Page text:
This kind of a self sacrifice and furious protest are unique in the world regarding women’s liberation movements anywhere in the world. Gayatri Spivak talks about the suicide of Bhuvaneswari Bhaduri in her periods as an act to rewrite the text of Sati or widow sacrifice in “Can the Subaltern Speak”. Here you have the sacrifice of a woman and the equally selfless and valorous response by her husband that literally rewrote the patriarchal elitist textuality and practice of Sati in early 19th century Kerala.
Further studies are required to politically and ethically theorize this unparalleled event in the history of human liberation especially in the context of Brahmanic patriarchies in India and Kerala. Gender and caste critical readings of this event from various subject positions are inevitable. It is really unfortunate that even local people are forgetting this illuminating episode in the long fight for human rights, dignity and equality in Kerala. It is the task ahead for women liberation activists and women studies researchers or critical scholars to enquire more into this unique act of selfless sacrifice done by this brave daughter of Kerala that changed the course of history, polity and society in unprecedented ways. When caste Hinduism, Brahmanic patriarchy and its Varansramadharma avatars are making second comings in the form of Hindutva fascism such studies and initiatives would be liberating and radically empowering, the sexed subaltern in particular.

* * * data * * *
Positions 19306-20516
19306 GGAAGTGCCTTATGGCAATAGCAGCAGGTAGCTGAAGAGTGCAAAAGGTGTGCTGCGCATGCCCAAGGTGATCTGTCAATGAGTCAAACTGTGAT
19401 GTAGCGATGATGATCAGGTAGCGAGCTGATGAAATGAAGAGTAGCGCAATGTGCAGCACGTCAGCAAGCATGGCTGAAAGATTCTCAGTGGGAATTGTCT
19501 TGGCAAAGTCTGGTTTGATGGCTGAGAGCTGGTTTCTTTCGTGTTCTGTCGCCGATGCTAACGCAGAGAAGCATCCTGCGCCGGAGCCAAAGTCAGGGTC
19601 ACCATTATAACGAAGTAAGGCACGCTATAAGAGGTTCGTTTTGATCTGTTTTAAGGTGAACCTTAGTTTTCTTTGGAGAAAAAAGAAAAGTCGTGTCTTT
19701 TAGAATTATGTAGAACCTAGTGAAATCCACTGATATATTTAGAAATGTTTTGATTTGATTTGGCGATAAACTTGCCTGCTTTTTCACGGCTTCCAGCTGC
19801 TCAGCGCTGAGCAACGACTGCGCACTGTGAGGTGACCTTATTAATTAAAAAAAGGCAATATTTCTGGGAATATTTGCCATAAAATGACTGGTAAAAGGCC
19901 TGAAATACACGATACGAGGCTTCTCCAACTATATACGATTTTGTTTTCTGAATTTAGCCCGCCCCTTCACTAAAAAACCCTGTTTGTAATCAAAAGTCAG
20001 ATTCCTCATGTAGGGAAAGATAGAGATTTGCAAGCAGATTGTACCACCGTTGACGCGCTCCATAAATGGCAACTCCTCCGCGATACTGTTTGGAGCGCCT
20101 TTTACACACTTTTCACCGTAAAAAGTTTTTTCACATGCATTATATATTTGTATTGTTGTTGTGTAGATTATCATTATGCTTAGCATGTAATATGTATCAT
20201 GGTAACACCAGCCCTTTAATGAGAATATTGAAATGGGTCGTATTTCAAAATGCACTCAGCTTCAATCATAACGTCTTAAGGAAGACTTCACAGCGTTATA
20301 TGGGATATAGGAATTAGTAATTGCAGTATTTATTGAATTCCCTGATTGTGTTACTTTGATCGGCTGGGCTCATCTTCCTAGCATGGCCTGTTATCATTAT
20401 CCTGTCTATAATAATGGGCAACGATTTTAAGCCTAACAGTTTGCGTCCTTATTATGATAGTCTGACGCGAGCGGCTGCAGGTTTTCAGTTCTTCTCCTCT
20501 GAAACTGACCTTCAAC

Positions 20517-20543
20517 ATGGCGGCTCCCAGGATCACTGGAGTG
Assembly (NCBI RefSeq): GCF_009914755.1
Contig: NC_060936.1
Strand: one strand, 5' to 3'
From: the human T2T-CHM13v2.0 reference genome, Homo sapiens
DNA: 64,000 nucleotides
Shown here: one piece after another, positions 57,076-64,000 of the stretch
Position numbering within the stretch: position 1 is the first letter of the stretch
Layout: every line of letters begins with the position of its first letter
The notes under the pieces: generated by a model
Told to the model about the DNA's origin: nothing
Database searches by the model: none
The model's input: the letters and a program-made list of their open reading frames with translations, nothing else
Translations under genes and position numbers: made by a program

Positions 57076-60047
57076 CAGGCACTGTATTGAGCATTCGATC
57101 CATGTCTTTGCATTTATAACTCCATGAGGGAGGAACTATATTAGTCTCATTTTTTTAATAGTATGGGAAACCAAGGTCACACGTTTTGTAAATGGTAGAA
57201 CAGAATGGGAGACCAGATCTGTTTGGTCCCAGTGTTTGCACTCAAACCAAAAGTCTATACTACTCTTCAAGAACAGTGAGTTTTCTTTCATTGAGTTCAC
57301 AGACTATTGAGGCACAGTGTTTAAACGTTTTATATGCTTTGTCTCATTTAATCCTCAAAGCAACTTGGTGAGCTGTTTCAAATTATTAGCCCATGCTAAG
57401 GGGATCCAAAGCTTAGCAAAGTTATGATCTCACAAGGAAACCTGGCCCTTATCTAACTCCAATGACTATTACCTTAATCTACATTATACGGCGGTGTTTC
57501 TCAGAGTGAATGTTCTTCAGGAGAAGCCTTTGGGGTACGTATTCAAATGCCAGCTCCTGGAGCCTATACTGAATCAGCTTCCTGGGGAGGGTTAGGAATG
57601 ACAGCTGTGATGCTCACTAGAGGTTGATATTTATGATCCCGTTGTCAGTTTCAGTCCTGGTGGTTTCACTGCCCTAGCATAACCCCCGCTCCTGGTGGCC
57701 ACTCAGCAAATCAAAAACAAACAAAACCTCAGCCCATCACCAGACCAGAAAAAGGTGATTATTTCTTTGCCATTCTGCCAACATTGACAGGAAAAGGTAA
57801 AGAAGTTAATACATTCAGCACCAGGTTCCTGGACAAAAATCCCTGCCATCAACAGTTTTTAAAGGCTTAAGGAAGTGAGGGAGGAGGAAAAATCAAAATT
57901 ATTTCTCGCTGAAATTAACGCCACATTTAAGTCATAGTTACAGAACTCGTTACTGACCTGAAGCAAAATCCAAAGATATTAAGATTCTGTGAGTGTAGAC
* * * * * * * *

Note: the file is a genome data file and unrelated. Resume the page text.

On Sunday, 26 August 2012 I talked to various people in Cherthala town and market but unfortunately none of them remembered the incident and the place. After hours of searching an auto driver reminded me to contact the S N D P Union office near the X-ray Junction. The president of Cherthala Union gave me the details of the place. Now it is divided into five or six plots and the topography has changed entirely. Now the place is known as Manorama Kavala. The old S N D P Union office and Maruti outlet stand near the spot.